**It wasn't uncommon to suffix this challenge with a rude word or two.

Quote:WizardThe reason why you shouldn't pay an infinite amount of money for the bet is because happiness is not proportional to your wealth. I like to estimate it as proportional to log(wealth). This suggests that if you multiply anybody's wealth by x, then happiness is increased by log(x). For example, the same increase in happiness is achieved by giving somebody with $100 another $20 as giving somebody with $100,000,000 another $20,000,000.

That said, the indifference point to playing the game depends on the wealth of the person being asked to play. For example, if the person being asked to play already has a wealth of $1,000,000, then he should be indifferent to paying $20.87 to play. Either way, the expected happiness is exactly 6, using a base-10 logarithm.

Since it's all the same, may I volunteer to be the person with $100,000 receiving another $20K? Thanks in advance! :)

Quote:DieterBack when I worked in the factory, we used to do a variant of this.

2 or more players would gather, usually summoned by the challenge of "get your quarter out**".

Everyone flipped a coin.

If you flipped a tail, you won*.

If you flipped a head, you were still "in", flipping again.

You "lost" if you were the only person to flip a head on a certain round, and you got the honor of buying a soda for all the other players, plus enduring the ribbing.

Some people bought far more often than others. Some of us practiced our coin tosses.

A $20 stake would mean that you just need 5 in a row to profit - not terribly uncommon in my experience. A streaks of 8-10 is pretty readily doable.

If you're going to try it, work on your toss first. Flipping a coin with your thumb is difficult to control, and there are other methods. (I use an index/social finger toss.)

*If the last two people flipped tails, everyone was back in, to start it all over.

**It wasn't uncommon to suffix this challenge with a rude word or two.

Dieter,

Not sure if you ever served in the US military, but this is long-standing tradition among many; each unit has a "challenge coin" they earn somehow after assigned, and always have to have them. Their insignia is embossed on the coin, and it's usually about the size of a dollar slug. It's a matter of unit pride. They use the coins to determine who pays when guys are out together, and this is one of the ways. I always thought it was pretty cool.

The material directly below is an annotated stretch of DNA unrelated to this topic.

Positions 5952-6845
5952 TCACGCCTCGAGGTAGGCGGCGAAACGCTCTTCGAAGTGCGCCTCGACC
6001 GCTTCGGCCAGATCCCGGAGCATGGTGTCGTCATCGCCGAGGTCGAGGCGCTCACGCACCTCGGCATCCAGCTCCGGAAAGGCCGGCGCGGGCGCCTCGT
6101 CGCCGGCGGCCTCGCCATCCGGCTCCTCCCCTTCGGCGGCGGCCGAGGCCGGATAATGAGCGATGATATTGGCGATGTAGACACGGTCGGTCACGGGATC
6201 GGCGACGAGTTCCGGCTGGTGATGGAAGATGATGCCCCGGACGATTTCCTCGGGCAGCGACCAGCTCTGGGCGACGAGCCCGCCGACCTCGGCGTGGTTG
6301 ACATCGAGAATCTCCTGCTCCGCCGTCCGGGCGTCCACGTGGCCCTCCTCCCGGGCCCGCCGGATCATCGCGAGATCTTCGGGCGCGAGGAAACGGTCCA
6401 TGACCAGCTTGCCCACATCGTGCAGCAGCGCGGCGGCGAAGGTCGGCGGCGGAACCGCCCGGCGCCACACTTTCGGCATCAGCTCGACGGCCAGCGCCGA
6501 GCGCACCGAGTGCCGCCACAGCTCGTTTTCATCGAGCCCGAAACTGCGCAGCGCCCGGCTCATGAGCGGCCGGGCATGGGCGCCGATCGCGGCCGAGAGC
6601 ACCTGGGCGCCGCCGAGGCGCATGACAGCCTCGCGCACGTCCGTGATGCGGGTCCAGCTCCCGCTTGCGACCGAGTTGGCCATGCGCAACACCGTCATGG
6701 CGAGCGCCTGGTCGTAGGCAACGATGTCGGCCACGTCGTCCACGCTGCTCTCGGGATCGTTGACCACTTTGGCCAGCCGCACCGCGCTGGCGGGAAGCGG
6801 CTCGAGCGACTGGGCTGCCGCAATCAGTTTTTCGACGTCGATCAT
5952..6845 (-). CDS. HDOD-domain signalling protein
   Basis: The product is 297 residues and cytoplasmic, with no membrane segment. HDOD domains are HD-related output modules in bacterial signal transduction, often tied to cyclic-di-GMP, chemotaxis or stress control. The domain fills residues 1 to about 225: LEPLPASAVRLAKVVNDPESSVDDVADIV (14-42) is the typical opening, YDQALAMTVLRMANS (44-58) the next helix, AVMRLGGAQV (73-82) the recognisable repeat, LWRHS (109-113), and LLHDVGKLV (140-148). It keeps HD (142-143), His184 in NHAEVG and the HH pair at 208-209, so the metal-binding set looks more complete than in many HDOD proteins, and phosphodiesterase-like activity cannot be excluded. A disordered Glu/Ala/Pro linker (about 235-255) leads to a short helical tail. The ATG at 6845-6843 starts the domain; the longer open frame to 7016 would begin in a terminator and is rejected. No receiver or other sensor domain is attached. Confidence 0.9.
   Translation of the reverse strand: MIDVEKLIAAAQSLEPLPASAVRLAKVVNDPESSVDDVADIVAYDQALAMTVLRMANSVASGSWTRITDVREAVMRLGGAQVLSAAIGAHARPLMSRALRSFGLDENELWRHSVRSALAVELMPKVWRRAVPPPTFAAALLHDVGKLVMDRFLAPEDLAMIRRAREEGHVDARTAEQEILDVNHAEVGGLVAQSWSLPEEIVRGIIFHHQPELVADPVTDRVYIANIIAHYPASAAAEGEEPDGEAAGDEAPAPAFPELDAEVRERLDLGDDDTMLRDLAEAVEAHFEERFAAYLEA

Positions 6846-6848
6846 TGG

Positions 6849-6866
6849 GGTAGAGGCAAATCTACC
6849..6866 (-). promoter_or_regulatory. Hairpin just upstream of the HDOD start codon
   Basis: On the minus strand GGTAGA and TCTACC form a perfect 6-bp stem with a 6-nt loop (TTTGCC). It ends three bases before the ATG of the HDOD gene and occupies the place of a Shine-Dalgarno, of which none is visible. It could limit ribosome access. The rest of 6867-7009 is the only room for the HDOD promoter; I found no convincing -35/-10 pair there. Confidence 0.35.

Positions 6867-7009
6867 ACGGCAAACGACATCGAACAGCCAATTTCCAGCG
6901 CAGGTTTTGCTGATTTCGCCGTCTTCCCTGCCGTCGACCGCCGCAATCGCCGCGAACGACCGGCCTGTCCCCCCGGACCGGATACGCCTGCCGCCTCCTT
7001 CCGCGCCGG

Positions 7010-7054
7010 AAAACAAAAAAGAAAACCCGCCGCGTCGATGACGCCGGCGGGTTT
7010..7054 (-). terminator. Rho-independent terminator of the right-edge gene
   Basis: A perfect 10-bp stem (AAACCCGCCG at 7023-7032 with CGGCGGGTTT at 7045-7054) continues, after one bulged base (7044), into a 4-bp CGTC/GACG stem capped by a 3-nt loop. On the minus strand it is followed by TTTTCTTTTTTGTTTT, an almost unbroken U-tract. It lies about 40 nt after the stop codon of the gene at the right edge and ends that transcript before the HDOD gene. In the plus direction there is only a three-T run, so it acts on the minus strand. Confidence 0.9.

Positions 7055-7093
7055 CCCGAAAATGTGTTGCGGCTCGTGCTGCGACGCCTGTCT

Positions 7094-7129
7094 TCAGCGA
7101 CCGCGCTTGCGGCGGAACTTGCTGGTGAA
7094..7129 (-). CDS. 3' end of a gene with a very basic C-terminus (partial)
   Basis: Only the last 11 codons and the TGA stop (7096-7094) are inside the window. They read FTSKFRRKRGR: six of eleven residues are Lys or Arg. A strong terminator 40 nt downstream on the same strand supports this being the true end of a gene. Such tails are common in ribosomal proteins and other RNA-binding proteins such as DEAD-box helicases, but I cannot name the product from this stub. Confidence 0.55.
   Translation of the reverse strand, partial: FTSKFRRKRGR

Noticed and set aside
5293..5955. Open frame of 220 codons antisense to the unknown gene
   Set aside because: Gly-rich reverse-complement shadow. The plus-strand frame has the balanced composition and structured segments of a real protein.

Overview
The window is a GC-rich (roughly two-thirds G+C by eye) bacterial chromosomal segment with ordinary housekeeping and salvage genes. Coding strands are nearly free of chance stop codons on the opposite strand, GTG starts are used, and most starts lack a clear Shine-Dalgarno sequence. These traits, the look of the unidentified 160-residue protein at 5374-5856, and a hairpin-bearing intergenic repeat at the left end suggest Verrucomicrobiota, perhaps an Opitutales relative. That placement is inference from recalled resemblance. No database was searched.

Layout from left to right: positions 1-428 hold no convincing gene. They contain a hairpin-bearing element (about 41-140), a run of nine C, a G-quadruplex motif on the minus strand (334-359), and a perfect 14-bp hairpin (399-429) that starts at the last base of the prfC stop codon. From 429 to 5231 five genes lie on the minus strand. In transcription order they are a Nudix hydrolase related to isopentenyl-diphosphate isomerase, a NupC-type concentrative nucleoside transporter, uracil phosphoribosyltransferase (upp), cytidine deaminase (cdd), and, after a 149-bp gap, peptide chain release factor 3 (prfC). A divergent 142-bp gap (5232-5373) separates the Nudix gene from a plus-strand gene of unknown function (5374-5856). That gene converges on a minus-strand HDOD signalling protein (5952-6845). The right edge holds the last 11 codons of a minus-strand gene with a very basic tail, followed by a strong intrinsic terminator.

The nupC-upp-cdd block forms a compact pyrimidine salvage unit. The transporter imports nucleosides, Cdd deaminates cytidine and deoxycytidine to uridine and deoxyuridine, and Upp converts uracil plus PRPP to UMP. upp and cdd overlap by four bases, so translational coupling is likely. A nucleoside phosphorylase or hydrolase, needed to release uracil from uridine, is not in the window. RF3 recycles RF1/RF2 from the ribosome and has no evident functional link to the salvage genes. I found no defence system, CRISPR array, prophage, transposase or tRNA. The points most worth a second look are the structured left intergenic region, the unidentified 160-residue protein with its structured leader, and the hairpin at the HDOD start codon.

Quote:beachbumbabsNot sure if you ever served in the US military, but this is long-standing tradition among many

Nope, didn't serve, but it's interesting to hear the origin of this particular game.

I just know it's what got me interested in advantage play, and it was nice to drink a lot of free sodas.

Quote:WizardThe reason why you shouldn't pay an infinite amount of money for the bet is because happiness is not proportional to your wealth. I like to estimate it as proportional to log(wealth). This suggests that if you multiply anybody's wealth by x, then happiness is increased by log(x). For example, the same increase in happiness is achieved by giving somebody with $100 another $20 as giving somebody with $100,000,000 another $20,000,000.

That said, the indifference point to playing the game depends on the wealth of the person being asked to play. For example, if the person being asked to play already has a wealth of $1,000,000, then he should be indifferent to paying $20.87 to play. Either way, the expected happiness is exactly 6, using a base-10 logarithm.

While that is one way around this specific version of the St. Petersburg paradox you can build ramp ups in wins such that any unbounded happiness function you use would still lead to infinite happiness. For log you would just need to have the game return 10^(2n) if you flip n heads in a row.

Quote:RSWhat's happiness have to do with anything? Has happiness ever been used in an equation before? Why now?

Happiness is a way of measuring the utility of money. The idea is that $1 of money is not equally useful depending on the $ you have right now.

The other way to look at it is simply that EV is not the only factor in a 'good' bet. Variance is as well. A positive EV bet that only comes of one time in 10 million is possibly just not worth it.

Quote:RSWhat's happiness have to do with anything? Has happiness ever been used in an equation before? Why now?

Of course it has. It's just not called happiness, but utility. Call it 'money hapiness'.

And the principle is that the same absolute amount of money mean different things for people with different wealth and they will accordingly take different decisions.

A bet of $1 million for a billionaire with 60% prob of winning $1 million and 40% of losing $1 million. ie EV 20% is a very good bet for him.

But for someone with Wealth of $1 million is a very bad idea. Despite the 20% EV he has 40% probability of becoming destitude.

Economic theories are full of Utility and Marginal Utility theories and all sort of equations with them (from what I remember from my economics courses)

-Nas

-Nas

Excellent, a new perspective on the short-timer's calendarQuote:Docstarted out with a value of zero and a slope of zero. For us two-year draftees, it took a full year for Happiness to attain a value of 1.0, but on the final day of active duty, our Happiness was infinite and increasing at an infinite rate!